How do Companies Choose which Exchange to List on?

Uber and Pinterest are amongst the hottest tech start-ups in the world right now. This is why the fact that both of these companies have chosen the New York Stock Exchange (NYSE) to list their shares on is being seen as great news for the exchange. The NYSE has beaten the NASDAQ as well as many foreign stock exchanges in order to achieve this feat. This is remarkable from the point of view of NYSE. However, it also raises questions about how companies choose the stock exchange where they plan first to list their shares.

In this article, we will have a closer look at some of the factors which are commonly considered by companies before they zero down on a stock exchange.

The History

About a century ago, the entire world was not well developed. This is the reason that there was a lot of difference in the operational performance of different stock exchanges. The operational charge at some stock exchanges was much higher when compared to the others. Also, there was a substantial difference in the liquidity offered at different exchanges.

However, in the past couple of decades, these differences have all but vanished. Stock exchanges across the world now work electronically. This allows buyers to trade seamlessly without experiencing much of a difference.

Hence, the factors which affect a company’s choice of stock exchanges has undergone a huge change over the past few years:

Factors Which Affect the Choice of Exchange

The factors which now play an important role in the choice of stock exchange have been listed below

  • Where Do The Shareholders Live? It is possible for investors to trade in securities all across the world. However, most still prefer to trade in securities in their home country. This is the reason why American investors still invest the biggest chunk of their savings in the American market. The same logic applies to the European or even Australian market. Hence, the choice of a stock exchange largely depends upon which investors are likely to invest in the company. Alternatively, some companies also list in markets where their industry is well established. For instance, many tech companies from other countries also list in America. On the other hand, many American companies which deal in mining and other natural resources list in Canada since the Canadian investors prefer these industries.
  • Accounting Standards: The choice of exchange also determines the accounting policies which need to be followed. For instance, if a company lists in the US, it will have to follow the US GAAP. On the other hand, if it lists in another country, it may have to follow IFRS. In a lot of cases, the choice of accounting standard does not make any difference whatsoever. However, in some cases, the difference can be substantial. For instance, if a company has a lot of fixed assets, then the depreciation policy can have a huge impact on its profitability. Therefore, some companies prefer to list on certain exchanges since they allow them to post better financial results in the future which eventually leads to a better stock price.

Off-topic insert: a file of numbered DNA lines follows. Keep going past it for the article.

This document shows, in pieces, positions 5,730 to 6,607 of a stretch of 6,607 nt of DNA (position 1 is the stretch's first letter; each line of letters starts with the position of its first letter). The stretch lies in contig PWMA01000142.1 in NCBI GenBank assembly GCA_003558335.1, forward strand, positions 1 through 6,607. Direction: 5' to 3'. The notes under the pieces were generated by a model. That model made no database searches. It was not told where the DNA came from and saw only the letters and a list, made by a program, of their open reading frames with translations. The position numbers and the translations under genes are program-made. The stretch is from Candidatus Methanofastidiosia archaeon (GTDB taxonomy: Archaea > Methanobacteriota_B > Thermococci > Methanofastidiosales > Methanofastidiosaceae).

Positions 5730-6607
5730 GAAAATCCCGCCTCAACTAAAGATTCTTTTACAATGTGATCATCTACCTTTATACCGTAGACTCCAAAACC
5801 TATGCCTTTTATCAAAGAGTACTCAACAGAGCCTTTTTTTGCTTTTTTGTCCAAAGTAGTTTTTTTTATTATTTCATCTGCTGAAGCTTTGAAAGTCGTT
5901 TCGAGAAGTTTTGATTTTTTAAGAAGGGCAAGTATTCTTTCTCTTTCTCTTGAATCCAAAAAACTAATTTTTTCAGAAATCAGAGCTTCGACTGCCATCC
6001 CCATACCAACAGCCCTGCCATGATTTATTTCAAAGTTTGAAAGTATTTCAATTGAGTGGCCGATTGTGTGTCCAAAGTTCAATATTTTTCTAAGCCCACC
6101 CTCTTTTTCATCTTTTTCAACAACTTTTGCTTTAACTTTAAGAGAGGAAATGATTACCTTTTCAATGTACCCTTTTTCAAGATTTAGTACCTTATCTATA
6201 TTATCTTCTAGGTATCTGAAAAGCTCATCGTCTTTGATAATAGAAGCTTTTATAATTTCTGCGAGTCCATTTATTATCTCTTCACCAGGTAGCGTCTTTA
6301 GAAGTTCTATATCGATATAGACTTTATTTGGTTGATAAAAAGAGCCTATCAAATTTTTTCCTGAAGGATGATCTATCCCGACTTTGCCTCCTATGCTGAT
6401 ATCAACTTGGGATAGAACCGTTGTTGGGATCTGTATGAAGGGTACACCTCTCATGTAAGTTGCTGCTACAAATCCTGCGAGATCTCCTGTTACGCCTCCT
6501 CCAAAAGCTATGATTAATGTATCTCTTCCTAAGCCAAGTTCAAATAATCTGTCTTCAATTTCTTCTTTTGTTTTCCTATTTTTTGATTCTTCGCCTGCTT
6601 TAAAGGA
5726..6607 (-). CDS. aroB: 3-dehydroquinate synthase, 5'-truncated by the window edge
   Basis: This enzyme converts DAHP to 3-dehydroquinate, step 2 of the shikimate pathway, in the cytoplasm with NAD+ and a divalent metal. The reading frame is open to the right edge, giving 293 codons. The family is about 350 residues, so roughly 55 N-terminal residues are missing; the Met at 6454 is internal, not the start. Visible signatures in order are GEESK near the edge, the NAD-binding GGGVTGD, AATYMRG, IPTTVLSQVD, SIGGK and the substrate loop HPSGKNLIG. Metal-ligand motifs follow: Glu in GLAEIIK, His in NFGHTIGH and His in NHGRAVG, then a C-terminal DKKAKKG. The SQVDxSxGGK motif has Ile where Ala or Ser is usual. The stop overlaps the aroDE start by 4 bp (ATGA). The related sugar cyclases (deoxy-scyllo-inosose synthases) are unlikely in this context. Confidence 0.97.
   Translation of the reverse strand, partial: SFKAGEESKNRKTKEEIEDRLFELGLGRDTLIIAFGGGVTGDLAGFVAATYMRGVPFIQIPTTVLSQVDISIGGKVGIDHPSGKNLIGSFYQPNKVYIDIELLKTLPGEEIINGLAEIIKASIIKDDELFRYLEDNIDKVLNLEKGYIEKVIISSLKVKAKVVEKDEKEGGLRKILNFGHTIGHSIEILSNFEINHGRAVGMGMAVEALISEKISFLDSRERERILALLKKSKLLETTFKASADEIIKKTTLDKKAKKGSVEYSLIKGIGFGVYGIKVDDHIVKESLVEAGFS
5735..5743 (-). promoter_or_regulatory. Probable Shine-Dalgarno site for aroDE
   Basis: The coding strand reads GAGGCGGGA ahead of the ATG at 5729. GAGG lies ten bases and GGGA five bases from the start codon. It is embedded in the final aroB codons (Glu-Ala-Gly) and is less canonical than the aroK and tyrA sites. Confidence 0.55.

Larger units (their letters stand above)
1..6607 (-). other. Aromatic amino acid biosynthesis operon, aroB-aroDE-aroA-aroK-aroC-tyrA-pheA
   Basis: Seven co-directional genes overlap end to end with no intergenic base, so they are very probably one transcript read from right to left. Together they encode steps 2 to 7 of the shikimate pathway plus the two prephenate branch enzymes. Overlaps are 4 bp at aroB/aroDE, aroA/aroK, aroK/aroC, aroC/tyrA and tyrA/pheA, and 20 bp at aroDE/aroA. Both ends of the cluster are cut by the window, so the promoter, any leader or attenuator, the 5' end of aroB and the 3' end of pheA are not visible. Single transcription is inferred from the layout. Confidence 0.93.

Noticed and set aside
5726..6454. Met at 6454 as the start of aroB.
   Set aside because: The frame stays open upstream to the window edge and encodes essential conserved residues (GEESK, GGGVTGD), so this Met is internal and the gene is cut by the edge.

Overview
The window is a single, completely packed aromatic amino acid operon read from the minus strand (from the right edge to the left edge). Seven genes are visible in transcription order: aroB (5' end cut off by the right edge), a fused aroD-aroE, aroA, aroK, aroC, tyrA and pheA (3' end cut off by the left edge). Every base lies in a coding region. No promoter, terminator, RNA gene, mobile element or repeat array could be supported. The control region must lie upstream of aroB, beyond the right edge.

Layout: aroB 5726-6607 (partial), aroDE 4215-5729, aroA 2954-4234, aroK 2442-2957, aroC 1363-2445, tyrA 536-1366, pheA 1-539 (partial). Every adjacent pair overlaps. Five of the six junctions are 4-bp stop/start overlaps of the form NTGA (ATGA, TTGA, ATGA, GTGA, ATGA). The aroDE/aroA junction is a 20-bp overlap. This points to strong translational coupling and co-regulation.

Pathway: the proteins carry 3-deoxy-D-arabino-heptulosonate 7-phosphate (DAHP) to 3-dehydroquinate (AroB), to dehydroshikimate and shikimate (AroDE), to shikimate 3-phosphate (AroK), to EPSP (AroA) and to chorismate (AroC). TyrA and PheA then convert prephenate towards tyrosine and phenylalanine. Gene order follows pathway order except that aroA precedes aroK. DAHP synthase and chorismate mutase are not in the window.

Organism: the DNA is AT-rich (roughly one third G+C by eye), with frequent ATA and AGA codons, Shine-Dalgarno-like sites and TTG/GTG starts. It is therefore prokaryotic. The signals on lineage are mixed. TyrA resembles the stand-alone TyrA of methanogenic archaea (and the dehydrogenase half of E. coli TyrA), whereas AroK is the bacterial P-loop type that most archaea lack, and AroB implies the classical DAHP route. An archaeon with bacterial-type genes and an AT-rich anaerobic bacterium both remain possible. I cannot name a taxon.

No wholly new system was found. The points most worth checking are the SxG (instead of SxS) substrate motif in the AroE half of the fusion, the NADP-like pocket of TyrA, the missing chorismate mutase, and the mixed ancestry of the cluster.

• Type of Exchange: All exchanges might appear to be similar. However, they are actually not the same. For instance, the NASDAQ is a broker-dealer market. This means that for every trade that is made on the NASDAQ, the exchange is the counterparty. Hence, when people sell their shares, NASDAQ buys it from them even though it has no seller at that time to sell the shares back to. This means that the NASDAQ always has to hold on to a certain number of shares until they find a seller. On the other hand, the NYSE is a facilitator, this means that the NYSE only matches the highest buyer bid with the lowest seller bid in order to facilitate the sale. Under normal circumstances, this does not make a difference. However, when the prices become extremely volatile, a broker-dealer driven market is where the liquidity is higher.
  • Listing and Compliance Costs: Lastly, the listing and compliance costs are also a major factor for companies to decide the exchange that they want to list on. For instance, the New York Stock Exchange charges a listing fee of about $225000 whereas the NASDAQ only charges about $75000. Because of the lower listing fee, smaller and mid-size firms often choose to list on the NASDAQ. Hence, the perception that smaller firms list on the NASDAQ. The reality is very different though. Bigger firms like Apple, Amazon, Microsoft, and Facebook are also listed on the NASDAQ.
  • Number of Shareholders: Some companies want to keep their shareholding closely held. This is the reason they ensure that the number of shareholders does not increase too much. If a company has fewer than 300 shareholders, then it won’t be allowed to list on either the NYSE or on the NASDAQ. In such cases, the companies can choose to list on one of the several Over the Counter exchanges that are present in the world. These exchanges are not regulated. Hence, only accredited investors or high net worth individuals are allowed to participate in such investments.

However, the listing of shares on one exchange does not mean that it cannot be traded on the other exchanges. It just means that the company first chose to sell their shares on a certain exchange. Over a period of time, the shares of big companies are usually sold at all exchanges at almost the same price. Every minor price differences are exploited by arbitrageurs looking to make a quick buck.

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